Brain Topography

, Volume 15, Issue 3, pp 165–171

Augmentation of Auditory N1 in Children with Fragile X Syndrome

  • Maija Castrén
  • Ari Pääkkönen
  • Ina M. Tarkka
  • Markku Ryynänen
  • Juhani Partanen
Article

DOI: 10.1023/A:1022606200636

Cite this article as:
Castrén, M., Pääkkönen, A., Tarkka, I.M. et al. Brain Topogr (2003) 15: 165. doi:10.1023/A:1022606200636

Abstract

We compared the N1 responses of the auditory event-related brain potentials (ERPs) in school-aged children with fragile X syndrome to age-matched controls in order to assess auditory processing. Event-related potentials to non-attended standard and deviant tone stimuli were recorded with EEG electrodes and here the standard tones were analysed. The amplitude of the N1 component to standard tones was significantly larger in children with fragile X syndrome than in control children. In addition, the global field power maximum of ERP corresponding to the N2 component was significantly (p<0.05) larger in fragile X children than in controls. The N2 scalp distribution in children with fragile X syndrome appeared more frontal than that in controls. Furthermore, the fragile X children exhibited no habituation of N1 and an absence of N2 sensitization for repeated tones. Increased responsiveness observed in the N1 evoked potential together with abnormal habituation of auditory responses in childhood may indicate increased sensory sensitivity for auditory stimuli in fragile X syndrome. The data, though very limited, suggest that stimulus processing in the auditory afferent pathways and/or in the corresponding cortical receiving areas is abnormal in children with fragile X syndrome.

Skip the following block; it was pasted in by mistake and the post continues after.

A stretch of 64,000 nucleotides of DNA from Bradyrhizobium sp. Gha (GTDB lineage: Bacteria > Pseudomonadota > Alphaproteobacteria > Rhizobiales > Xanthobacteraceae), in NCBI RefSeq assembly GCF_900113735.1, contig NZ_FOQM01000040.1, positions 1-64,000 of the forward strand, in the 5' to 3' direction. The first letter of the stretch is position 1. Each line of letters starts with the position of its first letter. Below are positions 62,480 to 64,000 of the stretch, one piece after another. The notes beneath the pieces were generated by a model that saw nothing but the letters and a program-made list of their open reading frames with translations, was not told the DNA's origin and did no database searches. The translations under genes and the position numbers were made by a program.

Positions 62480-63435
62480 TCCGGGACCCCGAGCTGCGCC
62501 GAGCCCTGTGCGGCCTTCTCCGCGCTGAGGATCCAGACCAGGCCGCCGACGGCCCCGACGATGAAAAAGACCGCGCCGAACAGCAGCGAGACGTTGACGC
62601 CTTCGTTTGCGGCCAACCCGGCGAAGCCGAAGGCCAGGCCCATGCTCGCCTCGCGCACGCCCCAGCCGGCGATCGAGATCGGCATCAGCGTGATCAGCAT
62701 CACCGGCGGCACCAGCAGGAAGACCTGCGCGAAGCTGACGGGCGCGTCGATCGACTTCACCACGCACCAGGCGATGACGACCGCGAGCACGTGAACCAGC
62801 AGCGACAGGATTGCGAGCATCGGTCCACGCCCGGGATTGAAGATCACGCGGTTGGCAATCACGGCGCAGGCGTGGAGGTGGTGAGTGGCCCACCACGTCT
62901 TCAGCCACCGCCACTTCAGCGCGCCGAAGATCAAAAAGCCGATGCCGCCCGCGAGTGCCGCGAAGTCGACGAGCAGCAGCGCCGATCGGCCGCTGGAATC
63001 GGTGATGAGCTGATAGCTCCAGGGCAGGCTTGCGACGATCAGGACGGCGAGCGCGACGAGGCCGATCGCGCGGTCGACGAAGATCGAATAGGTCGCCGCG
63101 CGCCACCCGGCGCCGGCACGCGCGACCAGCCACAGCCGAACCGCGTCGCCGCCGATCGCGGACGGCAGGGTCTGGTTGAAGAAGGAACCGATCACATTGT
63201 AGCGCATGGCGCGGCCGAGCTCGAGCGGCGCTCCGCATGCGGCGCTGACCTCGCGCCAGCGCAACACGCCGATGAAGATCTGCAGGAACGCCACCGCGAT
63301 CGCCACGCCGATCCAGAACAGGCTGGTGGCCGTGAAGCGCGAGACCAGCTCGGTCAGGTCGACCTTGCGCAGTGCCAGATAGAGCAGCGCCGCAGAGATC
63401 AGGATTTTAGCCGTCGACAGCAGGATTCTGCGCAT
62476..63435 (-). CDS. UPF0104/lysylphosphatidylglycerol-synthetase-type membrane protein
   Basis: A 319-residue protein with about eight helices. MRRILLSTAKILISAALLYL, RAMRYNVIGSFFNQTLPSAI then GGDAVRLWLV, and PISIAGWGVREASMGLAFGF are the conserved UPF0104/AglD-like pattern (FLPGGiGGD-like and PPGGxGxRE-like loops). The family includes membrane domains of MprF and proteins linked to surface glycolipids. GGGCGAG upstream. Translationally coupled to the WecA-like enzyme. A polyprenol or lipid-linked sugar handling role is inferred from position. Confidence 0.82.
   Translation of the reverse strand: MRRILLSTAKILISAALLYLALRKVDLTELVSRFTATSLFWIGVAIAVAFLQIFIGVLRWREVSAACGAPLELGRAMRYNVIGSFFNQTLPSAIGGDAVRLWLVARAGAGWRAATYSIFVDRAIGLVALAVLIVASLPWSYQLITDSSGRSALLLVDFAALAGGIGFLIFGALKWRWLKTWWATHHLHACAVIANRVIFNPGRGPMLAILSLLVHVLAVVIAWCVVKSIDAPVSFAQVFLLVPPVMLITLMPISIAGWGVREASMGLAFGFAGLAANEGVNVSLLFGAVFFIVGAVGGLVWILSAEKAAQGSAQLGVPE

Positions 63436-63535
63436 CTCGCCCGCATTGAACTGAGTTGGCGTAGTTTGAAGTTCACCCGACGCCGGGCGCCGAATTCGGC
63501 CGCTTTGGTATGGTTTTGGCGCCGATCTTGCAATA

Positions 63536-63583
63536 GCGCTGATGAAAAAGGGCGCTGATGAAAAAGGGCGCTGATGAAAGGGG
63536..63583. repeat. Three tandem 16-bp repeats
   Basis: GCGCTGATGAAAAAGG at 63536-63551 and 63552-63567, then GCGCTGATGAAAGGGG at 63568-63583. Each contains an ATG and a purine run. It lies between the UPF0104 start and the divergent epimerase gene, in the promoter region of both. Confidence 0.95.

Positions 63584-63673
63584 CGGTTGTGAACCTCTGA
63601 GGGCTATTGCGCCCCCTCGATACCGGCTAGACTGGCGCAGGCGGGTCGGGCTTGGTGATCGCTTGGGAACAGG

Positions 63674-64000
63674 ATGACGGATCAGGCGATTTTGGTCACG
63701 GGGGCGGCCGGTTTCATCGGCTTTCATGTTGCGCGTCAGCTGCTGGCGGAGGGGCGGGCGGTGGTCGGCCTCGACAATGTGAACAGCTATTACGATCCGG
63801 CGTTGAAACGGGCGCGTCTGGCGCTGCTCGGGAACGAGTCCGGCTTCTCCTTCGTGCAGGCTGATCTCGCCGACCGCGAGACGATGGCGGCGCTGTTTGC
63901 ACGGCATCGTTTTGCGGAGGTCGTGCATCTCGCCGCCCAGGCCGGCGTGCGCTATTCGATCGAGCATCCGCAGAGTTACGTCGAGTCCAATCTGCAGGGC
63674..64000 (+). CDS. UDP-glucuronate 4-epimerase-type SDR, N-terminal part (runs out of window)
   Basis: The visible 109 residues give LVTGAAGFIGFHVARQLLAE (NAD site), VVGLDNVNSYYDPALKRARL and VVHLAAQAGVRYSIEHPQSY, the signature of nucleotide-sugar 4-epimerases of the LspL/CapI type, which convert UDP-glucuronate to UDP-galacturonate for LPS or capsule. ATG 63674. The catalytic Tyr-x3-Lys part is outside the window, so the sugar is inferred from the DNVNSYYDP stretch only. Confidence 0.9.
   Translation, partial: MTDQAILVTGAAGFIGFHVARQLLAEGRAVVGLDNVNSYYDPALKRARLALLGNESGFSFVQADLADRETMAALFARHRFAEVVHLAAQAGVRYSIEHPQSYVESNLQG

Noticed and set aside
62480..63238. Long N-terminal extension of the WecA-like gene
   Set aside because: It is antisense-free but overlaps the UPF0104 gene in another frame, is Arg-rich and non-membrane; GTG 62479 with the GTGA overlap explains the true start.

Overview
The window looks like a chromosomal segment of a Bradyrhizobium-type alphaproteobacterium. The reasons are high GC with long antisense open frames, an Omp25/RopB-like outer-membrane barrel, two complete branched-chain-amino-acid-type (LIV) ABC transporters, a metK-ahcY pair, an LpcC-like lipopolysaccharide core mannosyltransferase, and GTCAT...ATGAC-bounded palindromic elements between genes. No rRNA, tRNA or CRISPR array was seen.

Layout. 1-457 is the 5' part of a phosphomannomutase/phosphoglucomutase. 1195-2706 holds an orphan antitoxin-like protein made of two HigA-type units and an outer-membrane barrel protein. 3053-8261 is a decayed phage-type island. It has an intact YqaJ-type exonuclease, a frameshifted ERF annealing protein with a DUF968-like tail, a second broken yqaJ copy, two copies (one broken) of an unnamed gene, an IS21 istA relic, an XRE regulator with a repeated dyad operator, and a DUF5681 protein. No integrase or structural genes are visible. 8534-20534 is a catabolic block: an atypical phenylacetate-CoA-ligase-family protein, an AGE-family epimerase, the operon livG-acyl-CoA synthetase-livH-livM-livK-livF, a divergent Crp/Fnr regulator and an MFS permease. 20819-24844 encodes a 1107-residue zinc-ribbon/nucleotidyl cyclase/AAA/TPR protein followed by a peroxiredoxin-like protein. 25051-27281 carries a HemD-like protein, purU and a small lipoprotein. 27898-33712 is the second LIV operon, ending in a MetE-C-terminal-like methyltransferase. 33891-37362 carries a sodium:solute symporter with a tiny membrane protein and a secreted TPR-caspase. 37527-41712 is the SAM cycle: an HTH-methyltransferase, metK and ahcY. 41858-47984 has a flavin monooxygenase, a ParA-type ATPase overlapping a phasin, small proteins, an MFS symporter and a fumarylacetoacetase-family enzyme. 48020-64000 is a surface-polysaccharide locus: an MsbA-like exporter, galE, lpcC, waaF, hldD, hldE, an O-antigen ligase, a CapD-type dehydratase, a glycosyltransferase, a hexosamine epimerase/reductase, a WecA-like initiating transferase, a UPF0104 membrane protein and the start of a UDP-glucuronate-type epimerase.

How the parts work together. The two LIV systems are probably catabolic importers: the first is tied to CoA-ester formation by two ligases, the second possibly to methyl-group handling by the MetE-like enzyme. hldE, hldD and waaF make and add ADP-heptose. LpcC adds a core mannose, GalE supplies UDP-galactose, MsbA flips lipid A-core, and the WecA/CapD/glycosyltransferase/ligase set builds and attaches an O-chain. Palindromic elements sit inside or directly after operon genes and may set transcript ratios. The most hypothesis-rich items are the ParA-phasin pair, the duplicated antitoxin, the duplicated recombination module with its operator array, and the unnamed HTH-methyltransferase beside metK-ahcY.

Fragile X FMRP Event-related potentials N1 Mental retardation 

Copyright information

© Human Sciences Press, Inc. 2003

Authors and Affiliations

  • Maija Castrén
    • 1
  • Ari Pääkkönen
    • 2
  • Ina M. Tarkka
    • 3
  • Markku Ryynänen
    • 4
  • Juhani Partanen
    • 2
  1. 1.A.I.Virtanen Institute,University of Kuopio,Finland
  2. 2.Department of Clinical Neurophysiology,Kuopio University Hospital and University of Kuopio,Finland
  3. 3.Brain Research and Rehabilitation Center Neuron,Kuopio,Finland
  4. 4.Department of Gynaecology,University Hospital of Oulu,Finland